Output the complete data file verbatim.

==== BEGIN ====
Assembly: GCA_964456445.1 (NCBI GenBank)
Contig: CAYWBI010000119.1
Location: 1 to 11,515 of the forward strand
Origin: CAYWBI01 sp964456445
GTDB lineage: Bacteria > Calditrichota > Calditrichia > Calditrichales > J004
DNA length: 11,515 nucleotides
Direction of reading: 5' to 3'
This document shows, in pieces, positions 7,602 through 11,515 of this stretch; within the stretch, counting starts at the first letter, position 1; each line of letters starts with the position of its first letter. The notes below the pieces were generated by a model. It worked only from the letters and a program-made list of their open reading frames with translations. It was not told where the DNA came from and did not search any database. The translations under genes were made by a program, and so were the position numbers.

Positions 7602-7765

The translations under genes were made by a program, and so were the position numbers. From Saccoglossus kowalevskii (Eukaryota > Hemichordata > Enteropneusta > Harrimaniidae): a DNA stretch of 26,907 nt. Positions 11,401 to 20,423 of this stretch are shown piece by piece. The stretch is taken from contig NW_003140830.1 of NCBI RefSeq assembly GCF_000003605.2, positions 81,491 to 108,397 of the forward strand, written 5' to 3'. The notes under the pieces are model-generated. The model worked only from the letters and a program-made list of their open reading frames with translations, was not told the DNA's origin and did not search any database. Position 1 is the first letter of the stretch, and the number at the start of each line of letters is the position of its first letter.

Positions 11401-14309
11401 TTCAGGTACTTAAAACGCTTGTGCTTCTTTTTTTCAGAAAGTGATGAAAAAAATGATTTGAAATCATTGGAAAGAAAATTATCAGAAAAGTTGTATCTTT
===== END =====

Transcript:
Assembly: GCA_964456445.1 (NCBI GenBank)
Contig: CAYWBI010000119.1
Location: 1 to 11,515 of the forward strand
Origin: CAYWBI01 sp964456445
GTDB lineage: Bacteria > Calditrichota > Calditrichia > Calditrichales > J004
DNA length: 11,515 nucleotides
Direction of reading: 5' to 3'
This document shows, in pieces, positions 7,602 through 11,515 of this stretch; within the stretch, counting starts at the first letter, position 1; each line of letters starts with the position of its first letter. The notes below the pieces were generated by a model. It worked only from the letters and a program-made list of their open reading frames with translations. It was not told where the DNA came from and did not search any database. The translations under genes were made by a program, and so were the position numbers.

Positions 7602-7765

The translations under genes were made by a program, and so were the position numbers. From Saccoglossus kowalevskii (Eukaryota > Hemichordata > Enteropneusta > Harrimaniidae): a DNA stretch of 26,907 nt. Positions 11,401 to 20,423 of this stretch are shown piece by piece. The stretch is taken from contig NW_003140830.1 of NCBI RefSeq assembly GCF_000003605.2, positions 81,491 to 108,397 of the forward strand, written 5' to 3'. The notes under the pieces are model-generated. The model worked only from the letters and a program-made list of their open reading frames with translations, was not told the DNA's origin and did not search any database. Position 1 is the first letter of the stretch, and the number at the start of each line of letters is the position of its first letter.

Positions 11401-14309
11401 TTCAGGTACTTAAAACGCTTGTGCTTCTTTTTTTCAGAAAGTGATGAAAAAAATGATTTGAAATCATTGGAAAGAAAATTATCAGAAAAGTTGTATCTTT